4.3.5.2 Problem based

In the seventies some medical schools such as McMaster University in Hamilton, Canada, and the Maastricht University in the Netherlands, developed a problems based curriculum with small group tutoring and skills training. Communication skills training (CST) including small group sessions with videoed demonstrations, role play exercises, feedback and reflection, acquired a firm place in these curricula [Baumal 2008, Silverman 2009]. However, CST programmes have traditionally concentrated on the first, diagnostic half of the consultation. Patient education issues were less addressed [Irwin 1989, Joesbury 1990, Wouda 1992, Frederikson 1992, Hargie 1998, Silverman 2011]. Several factors promoted this attention to the diagnostic part. First, the curricula still suffered from the historically grown imbalance, reflected by clinical practice, between the teaching of "diagnosis" and "problem management" [Metcalfe 1983]. Second, medical education adopted much of social sciences curricula which already contained social skills programmes based on the ideas of Carl Rogers [Rogers 1957] and Allen Ivey [Ivey 1971], with much attention to listening skills and to a lesser extent to the skills of conversational control. Third, the CST programmes prepared students for their main task during their internships which is questioning patients about their complaints and health status. Interns were not supposed to educate patients. Thus, students were not taught patient education skills with one curious exception: breaking bad news. Although breaking bad news is regarded as one of the most challenging consultations, many CST programmes contained one or two small group sessions with role play exercises in breaking bad news, while students still lacked basic patient education knowledge and skills.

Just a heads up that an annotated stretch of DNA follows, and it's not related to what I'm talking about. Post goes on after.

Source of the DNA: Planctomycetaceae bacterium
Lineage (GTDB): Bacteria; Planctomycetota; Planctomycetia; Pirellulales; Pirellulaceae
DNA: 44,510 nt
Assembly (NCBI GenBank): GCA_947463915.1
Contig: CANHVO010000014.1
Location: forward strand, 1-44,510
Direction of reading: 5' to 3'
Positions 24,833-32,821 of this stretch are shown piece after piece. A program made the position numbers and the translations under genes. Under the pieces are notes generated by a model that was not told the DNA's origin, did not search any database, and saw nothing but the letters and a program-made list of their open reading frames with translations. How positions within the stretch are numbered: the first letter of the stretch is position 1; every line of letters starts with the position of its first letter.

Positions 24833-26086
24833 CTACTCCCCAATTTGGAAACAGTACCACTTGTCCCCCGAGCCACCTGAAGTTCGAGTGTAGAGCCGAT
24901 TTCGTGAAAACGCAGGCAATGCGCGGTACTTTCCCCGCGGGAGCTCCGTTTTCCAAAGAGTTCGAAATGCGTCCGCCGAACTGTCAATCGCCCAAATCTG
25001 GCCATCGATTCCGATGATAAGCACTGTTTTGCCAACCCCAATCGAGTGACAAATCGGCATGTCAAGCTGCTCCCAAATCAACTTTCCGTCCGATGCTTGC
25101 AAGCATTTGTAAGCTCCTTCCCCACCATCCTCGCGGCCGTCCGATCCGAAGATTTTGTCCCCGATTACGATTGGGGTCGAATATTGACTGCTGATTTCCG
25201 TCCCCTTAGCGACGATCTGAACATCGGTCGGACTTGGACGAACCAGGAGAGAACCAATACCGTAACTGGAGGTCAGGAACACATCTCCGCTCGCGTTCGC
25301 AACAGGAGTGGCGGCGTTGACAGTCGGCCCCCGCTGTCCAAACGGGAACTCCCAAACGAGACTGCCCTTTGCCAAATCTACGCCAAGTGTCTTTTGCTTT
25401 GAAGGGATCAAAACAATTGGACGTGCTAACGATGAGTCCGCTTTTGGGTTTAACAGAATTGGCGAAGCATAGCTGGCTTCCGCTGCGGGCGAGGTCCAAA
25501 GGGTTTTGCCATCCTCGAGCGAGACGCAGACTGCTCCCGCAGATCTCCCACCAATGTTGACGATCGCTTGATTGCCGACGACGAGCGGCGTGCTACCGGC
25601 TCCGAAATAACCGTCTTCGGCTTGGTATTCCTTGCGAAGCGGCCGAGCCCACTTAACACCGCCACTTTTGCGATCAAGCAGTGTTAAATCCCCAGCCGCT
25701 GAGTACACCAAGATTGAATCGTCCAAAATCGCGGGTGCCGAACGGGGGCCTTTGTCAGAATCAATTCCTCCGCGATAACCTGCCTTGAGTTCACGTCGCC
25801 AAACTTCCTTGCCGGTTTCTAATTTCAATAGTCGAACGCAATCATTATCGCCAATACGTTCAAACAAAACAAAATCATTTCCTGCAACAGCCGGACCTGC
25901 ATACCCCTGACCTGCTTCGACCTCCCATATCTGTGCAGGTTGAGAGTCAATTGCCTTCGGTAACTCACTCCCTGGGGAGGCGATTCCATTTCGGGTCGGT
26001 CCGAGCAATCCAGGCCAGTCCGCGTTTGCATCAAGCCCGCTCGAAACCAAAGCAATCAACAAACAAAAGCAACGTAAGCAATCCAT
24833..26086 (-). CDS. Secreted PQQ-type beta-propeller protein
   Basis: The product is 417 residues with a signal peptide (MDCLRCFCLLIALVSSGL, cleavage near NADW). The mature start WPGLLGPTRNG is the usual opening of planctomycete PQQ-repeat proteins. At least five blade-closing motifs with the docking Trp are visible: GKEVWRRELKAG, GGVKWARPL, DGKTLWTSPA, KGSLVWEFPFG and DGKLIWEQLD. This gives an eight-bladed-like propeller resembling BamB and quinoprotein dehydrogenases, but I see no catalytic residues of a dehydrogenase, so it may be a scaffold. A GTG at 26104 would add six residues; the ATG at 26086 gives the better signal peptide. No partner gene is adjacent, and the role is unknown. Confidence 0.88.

The problems based curricula and CST programmes also required new assessment procedures and instruments. Next to knowledge assessment, skills assessment was needed. The Objective Structured Clinical Examination (OSCE) was developed in order to reliably assess clinical skills in standardised conditions [Brannick 2011]. For the teaching and assessment of communication skills several guidelines and accompanying assessment instruments were developed [Kraan 1995, Boon 1998]. Nearly all guidelines and assessment instruments were based on the concept of patient-centredness and used checklists or rating scales of required communication behaviors ordered according to the different consultation phases. The instruments differed in their empirical validation. However, these instruments lacked a theoretical basis which clarified the shifting consultation goals and the physician's tasks with matching communication skills to attain these goals, nor did they predict clinical outcomes [Epstein 2002, Hulsman 2009, Veldhuijzen 2011].

Although most instruments contained items concerning patient education issues such as explaining and shared decision making, patient education skills were hardly assessed in undergraduate OSCE's since communication skills training and assessment of students focused on history taking.